The 1990s and Beyond
Throughout the 1980s, Thompson Medical had diversified its product offerings and had begun to market such over-the-counter remedies as Aspercreme, Sportscreme, and Cortizone-5. By 1991, in response to Slim-Fast’s rapid growth in the diet and nutritional foods segment, Abraham spun-off the division to become its own company, although he retained his position as chairman and majority-stockholder.
Just after the split, Slim-Fast began to experience a decrease in sales, due in part to Oprah Winfrey’s highly-publicized weight gain after discontinuing use of a fluid meal-replacement product. Without Thompson Medical’s diverse portfolio to back it, Slim-Fast had to find a way to support itself through this time period. Thus, the company began planning the introduction of a variety of new products under the Slim-Fast brand name, and Slim-Fast Nutritional Foods International, Inc. was born.
The new Slim-Fast offerings were accompanied by a broadening of the company’s focus to combine weight loss with a stress on the importance of a healthy lifestyle and the nutritional benefits of Slim-Fast products. A new slogan was introduced, advertising the company’s products as a part of the “Slim-Fast way of life.” New product offerings emphasized convenience, and included pre-mixed Slim-Fast in cans and refrigerated cartons, hot chocolate mix, frozen entrees and desserts, and snacks such as cheese curls and popcorn. ConAgra, a leading force in the health and diet business with its Healthy Choice product line, manufactured and distributed the frozen foods. The pre-mixed Slim-Fast was manufactured by Farmland Dairies, and the snack items were made in partnership with Borden.
In another effort to move the company beyond its typical weight-loss products, Slim-Fast produced new television advertisements featuring celebrity testimonials to the health benefits derived from the “Slim-Fast way of life.” While many people questioned Slim-Fast’s ability to compete in the health-food arena against giants such as Weight Watchers and Lean Cuisine, Slim-Fast hoped its new advertising campaign would generate increased sales. A new spot featuring Lasorda was aired, as were other spots containing media personalities Frank and Kathie Lee Gifford, actor Peter DeLuise (Dom’s son), ex-New York Mayor Ed Koch, and singer Mel Torme.
In 1992, about a year after Slim-Fast separated from Thompson Medical, Ron Stern was promoted to the position of president of Slim-Fast. Stern had previously been with the company in a vice-presidential role, and was instrumental in the signing of Lasorda as spokesman three years earlier. Although Slim-Fast held a 70 percent share of the meal-replacement market at that time, Stern noted that a rapidly increasing amount of competition threatened the company’s market share. Slim-Fast decided to lower the wholesale price of its products by an average of 55 cents, thereby making its competitors’ products more expensive to stock.
The following year, Slim-Fast began airing a talk-show style infomercial in an attempt to counter the growing segment of companies that were offering mail-order diet products. Interestingly, Slim-Fast did not actually sell its products through the infomercial. Instead, the television spot tried to persuade consumers to go to retail stores for weight control products, rather than purchase such items through the mail. Using this method, Slim-Fast made efforts to retain its market share without having to enter the mail-order arena to compete effectively.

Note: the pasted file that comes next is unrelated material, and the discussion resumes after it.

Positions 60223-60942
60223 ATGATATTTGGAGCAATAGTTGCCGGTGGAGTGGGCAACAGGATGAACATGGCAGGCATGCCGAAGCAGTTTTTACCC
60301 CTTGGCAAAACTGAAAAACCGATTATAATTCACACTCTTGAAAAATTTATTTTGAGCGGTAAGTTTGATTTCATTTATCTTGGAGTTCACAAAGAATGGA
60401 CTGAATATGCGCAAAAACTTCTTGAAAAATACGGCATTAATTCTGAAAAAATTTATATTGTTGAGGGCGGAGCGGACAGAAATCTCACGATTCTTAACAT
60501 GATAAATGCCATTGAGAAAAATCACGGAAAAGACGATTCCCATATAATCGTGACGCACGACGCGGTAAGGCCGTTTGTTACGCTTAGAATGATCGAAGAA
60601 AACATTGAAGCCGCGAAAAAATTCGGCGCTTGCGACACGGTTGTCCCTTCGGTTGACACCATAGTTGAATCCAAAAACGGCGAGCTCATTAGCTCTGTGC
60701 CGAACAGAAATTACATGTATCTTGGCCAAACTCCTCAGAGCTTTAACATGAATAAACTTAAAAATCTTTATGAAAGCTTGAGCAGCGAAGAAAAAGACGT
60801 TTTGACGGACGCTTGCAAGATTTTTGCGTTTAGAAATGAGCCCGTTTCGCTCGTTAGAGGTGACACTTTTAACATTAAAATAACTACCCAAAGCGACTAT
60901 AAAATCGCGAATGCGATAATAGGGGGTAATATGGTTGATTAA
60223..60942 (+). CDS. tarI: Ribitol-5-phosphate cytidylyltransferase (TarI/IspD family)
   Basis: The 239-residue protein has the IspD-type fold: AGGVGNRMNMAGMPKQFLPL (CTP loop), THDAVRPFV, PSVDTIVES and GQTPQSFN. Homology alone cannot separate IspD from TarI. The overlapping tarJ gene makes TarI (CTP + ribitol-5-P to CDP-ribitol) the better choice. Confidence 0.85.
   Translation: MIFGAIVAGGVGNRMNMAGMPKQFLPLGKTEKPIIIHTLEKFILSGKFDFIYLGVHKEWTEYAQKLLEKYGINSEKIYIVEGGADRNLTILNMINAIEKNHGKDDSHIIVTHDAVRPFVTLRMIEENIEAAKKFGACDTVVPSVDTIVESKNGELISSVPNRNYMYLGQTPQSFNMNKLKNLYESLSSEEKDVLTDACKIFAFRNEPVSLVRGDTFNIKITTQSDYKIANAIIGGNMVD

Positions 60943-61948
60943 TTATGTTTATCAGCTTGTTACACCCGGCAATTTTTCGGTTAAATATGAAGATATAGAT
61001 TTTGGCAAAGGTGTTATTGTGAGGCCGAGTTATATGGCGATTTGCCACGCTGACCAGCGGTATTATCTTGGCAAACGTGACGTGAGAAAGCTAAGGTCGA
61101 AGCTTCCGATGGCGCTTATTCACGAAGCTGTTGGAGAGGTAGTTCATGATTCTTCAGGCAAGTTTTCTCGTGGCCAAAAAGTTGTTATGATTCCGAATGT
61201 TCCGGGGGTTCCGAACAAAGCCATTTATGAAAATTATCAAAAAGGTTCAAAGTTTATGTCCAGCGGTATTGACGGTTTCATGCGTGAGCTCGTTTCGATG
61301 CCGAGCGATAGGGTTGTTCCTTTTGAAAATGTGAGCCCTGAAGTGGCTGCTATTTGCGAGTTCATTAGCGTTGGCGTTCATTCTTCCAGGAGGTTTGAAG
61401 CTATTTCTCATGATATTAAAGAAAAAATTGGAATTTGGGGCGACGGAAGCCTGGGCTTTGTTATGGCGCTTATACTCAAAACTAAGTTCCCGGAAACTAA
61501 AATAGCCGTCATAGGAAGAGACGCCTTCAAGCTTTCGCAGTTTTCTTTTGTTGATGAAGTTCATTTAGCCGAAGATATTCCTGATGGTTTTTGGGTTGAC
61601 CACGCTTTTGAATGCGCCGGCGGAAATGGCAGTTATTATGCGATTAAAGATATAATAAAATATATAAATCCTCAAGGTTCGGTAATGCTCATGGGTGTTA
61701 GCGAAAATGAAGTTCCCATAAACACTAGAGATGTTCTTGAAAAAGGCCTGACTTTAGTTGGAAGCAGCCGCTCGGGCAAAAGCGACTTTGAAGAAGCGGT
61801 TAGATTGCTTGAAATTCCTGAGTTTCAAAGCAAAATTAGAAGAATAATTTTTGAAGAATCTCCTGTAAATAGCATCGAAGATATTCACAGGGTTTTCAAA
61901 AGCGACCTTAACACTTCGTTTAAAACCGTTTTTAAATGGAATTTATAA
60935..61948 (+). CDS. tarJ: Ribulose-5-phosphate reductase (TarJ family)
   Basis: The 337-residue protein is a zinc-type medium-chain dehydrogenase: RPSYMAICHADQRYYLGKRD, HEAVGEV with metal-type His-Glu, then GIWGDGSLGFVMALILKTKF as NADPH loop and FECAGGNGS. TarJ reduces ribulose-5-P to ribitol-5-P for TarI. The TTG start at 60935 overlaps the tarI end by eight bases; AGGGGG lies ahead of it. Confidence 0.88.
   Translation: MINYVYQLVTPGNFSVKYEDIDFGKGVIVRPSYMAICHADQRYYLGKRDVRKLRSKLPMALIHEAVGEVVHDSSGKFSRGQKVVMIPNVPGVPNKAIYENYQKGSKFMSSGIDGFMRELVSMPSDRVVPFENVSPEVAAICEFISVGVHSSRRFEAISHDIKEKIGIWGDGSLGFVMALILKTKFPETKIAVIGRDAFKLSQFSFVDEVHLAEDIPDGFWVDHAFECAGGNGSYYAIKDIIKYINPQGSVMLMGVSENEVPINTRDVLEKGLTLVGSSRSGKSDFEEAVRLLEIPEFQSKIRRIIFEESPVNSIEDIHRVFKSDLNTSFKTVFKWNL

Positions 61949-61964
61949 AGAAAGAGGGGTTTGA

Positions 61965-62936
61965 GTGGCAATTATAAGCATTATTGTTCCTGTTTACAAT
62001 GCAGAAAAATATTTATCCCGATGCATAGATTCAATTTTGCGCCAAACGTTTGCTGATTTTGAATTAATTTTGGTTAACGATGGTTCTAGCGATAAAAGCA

Slim-Fast Nutritional Foods International, Inc. entered the mid-1990s in a position of dominance in the weight management and health-food industry. With a controlling share of the market, Slim-Fast was beginning to receive accolades for its performance. “No single brand has demonstrated the vitality, marketing savvy and well-timed ability to tie into Americans’ desire for weight management and proper nutrition as has Slim-Fast,” according to Supermarket Business. As one of the few brands that follows the Surgeon General’s recommendations on diet and health and as a recipient of the Good Housekeeping Seal of Approval, Slim-Fast was well equipped to handle the pressures of an increasingly cautious consumer society. With an expanding array of product offerings and a seemingly endless base of customers interested in better health, Slim-Fast was well positioned for future growth in the late 1990s.
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Dagnoli, Judann, “Heavying Up on Diet Ads,” Advertising Age, December 23, 1991, p. 3.
——, “Slim-Fast Beefs Up Menu of Food Items,” Advertising Age, May 27, 1991, p. 33.
Doherty, Katherine, “Farmland Carton-Packages Slim-Fast,” U.S. Distribution Journal, May 15, 1991, p. 40.
Freeman, Laurie, “Ultra Slim-Fast: Ron Stern,” Advertising Age, July 6, 1992, p. S8.
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Winters, Patricia, “Slim-Fast Dishes Up New Foods,” Advertising Age, January 7, 1991, p. 38.
—Laura E. Whiteley